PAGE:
Special Funds Review Finds No Further Deception

Gov. Jerry Brown called for the review after it was revealed that state parks officials had deceived lawmakers by underreporting nearly $54 million in two special funds

By Jason Kandel
|  Friday, Aug 3, 2012  |  Updated 9:47 PM PDT
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Gov. Jerry Brown announced Friday that beyond the state parks department, there is no more hidden cash. The investigation was prompted by the discovery a nearly $54 million in two special funds in the state parks department. That money will now be used to keep the parks around the state open. Conan Nolan reports for the NBC4 News at 5 p.m. on August 3, 2012.

Conan Nolan

Gov. Jerry Brown announced Friday that beyond the state parks department, there is no more hidden cash. The investigation was prompted by the discovery a nearly $54 million in two special funds in the state parks department. That money will now be used to keep the parks around the state open. Conan Nolan reports for the NBC4 News at 5 p.m. on August 3, 2012.

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A report released Friday found hundreds of millions of dollars in accounting discrepancies but no instances beyond the state parks department in which government officials purposely underreported the amount of money.

The review of more than 500 state special funds by the governor's finance department found discrepancies in the amount reported to it and the state controller's office but attributed those to differences in accounting methods, timing and human error.

Gov. Jerry Brown called for the review after it was revealed that state parks officials had deceived lawmakers and the governor's administration for more than a decade by underreporting nearly $54 million in two special funds.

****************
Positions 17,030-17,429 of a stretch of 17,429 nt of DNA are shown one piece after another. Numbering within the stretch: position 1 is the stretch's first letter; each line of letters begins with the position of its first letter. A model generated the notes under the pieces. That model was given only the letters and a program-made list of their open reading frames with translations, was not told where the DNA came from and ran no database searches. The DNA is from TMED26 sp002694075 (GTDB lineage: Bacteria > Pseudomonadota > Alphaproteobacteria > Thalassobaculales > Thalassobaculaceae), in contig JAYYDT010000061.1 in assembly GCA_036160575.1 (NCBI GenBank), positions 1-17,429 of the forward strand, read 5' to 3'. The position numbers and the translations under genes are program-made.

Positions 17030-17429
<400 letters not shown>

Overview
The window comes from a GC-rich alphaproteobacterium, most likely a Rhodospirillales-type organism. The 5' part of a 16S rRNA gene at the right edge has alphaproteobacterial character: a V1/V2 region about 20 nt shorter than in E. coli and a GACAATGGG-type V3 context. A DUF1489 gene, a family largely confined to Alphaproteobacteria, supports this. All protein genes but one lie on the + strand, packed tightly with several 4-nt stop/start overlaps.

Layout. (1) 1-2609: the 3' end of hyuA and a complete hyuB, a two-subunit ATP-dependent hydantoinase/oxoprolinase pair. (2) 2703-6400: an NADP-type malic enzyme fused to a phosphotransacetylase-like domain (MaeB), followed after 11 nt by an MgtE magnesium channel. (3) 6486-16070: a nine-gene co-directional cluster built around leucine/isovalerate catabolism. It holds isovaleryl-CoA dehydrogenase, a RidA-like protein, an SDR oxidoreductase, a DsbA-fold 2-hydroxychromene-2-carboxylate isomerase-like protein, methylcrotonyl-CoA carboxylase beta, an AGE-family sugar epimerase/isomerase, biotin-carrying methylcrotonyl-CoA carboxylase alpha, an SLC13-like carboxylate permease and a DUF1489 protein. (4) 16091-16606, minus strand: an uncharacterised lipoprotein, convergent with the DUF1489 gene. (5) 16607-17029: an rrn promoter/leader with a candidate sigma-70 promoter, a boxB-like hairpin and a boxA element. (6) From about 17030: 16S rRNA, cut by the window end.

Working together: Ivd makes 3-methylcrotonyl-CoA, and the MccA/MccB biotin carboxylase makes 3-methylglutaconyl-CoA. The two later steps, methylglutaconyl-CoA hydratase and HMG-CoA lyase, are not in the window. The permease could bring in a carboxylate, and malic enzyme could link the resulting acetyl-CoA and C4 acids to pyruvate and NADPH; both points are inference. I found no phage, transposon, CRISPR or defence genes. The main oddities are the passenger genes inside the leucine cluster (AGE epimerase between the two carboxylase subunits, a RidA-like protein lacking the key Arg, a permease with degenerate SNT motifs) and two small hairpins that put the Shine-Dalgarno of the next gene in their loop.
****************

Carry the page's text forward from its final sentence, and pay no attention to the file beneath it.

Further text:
"The bottom line of this review is that there are no such other circumstances in state government based on what we found," Finance Director Ana Matosantos said during a news conference.

The review is important because the finance department's numbers are used to develop the state's general fund budget each year and because lawmakers take millions of dollars in loans from the special funds to close budget deficits.

The budget irregularities in the nation's largest state parks system -- with 279 park sites -- date to at least 2000.

A preliminary investigation into the department's finances has revealed that for at least 12 years officials underreported tens of millions of dollars to the state Department of Finance.

As a result, the Department of Finance was not aware that the State Parks and Recreation Fund and the Off-Highway Vehicle Fund held $20.4 million and $33.5 million, respectively, above the department’s official, most recently reported balances.

In recent years, state budget problems have threatened the future closure of 70 state parks. The Legislature found a way to prevent closure for those parks, but not until after months of hand-ringing, campaigning and private fundraising by parks advocates.

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